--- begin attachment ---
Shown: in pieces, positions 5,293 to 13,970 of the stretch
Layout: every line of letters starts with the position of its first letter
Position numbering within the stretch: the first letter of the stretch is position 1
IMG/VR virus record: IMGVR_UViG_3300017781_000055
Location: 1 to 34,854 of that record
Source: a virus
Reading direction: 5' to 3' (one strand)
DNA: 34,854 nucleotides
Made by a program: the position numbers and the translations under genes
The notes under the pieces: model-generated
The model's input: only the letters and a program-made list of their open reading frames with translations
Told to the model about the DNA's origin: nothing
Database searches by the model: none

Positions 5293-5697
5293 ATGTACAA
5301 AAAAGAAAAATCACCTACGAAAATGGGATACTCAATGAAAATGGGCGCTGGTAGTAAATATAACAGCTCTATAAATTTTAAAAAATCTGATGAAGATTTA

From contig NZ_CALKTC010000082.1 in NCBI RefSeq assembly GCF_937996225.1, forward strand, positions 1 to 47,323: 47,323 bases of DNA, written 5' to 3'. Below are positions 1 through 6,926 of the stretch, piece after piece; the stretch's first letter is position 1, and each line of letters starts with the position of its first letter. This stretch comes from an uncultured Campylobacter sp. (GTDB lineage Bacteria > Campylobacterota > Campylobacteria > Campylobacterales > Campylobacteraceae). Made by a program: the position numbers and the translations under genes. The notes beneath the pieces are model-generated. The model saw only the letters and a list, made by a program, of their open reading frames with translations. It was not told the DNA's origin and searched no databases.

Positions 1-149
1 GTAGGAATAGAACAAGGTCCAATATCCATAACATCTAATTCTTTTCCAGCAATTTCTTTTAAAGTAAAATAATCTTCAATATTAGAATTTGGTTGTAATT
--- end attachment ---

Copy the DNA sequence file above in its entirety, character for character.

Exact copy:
Shown: in pieces, positions 5,293 to 13,970 of the stretch
Layout: every line of letters starts with the position of its first letter
Position numbering within the stretch: the first letter of the stretch is position 1
IMG/VR virus record: IMGVR_UViG_3300017781_000055
Location: 1 to 34,854 of that record
Source: a virus
Reading direction: 5' to 3' (one strand)
DNA: 34,854 nucleotides
Made by a program: the position numbers and the translations under genes
The notes under the pieces: model-generated
The model's input: only the letters and a program-made list of their open reading frames with translations
Told to the model about the DNA's origin: nothing
Database searches by the model: none

Positions 5293-5697
5293 ATGTACAA
5301 AAAAGAAAAATCACCTACGAAAATGGGATACTCAATGAAAATGGGCGCTGGTAGTAAATATAACAGCTCTATAAATTTTAAAAAATCTGATGAAGATTTA

From contig NZ_CALKTC010000082.1 in NCBI RefSeq assembly GCF_937996225.1, forward strand, positions 1 to 47,323: 47,323 bases of DNA, written 5' to 3'. Below are positions 1 through 6,926 of the stretch, piece after piece; the stretch's first letter is position 1, and each line of letters starts with the position of its first letter. This stretch comes from an uncultured Campylobacter sp. (GTDB lineage Bacteria > Campylobacterota > Campylobacteria > Campylobacterales > Campylobacteraceae). Made by a program: the position numbers and the translations under genes. The notes beneath the pieces are model-generated. The model saw only the letters and a list, made by a program, of their open reading frames with translations. It was not told the DNA's origin and searched no databases.

Positions 1-149
1 GTAGGAATAGAACAAGGTCCAATATCCATAACATCTAATTCTTTTCCAGCAATTTCTTTTAAAGTAAAATAATCTTCAATATTAGAATTTGGTTGTAATT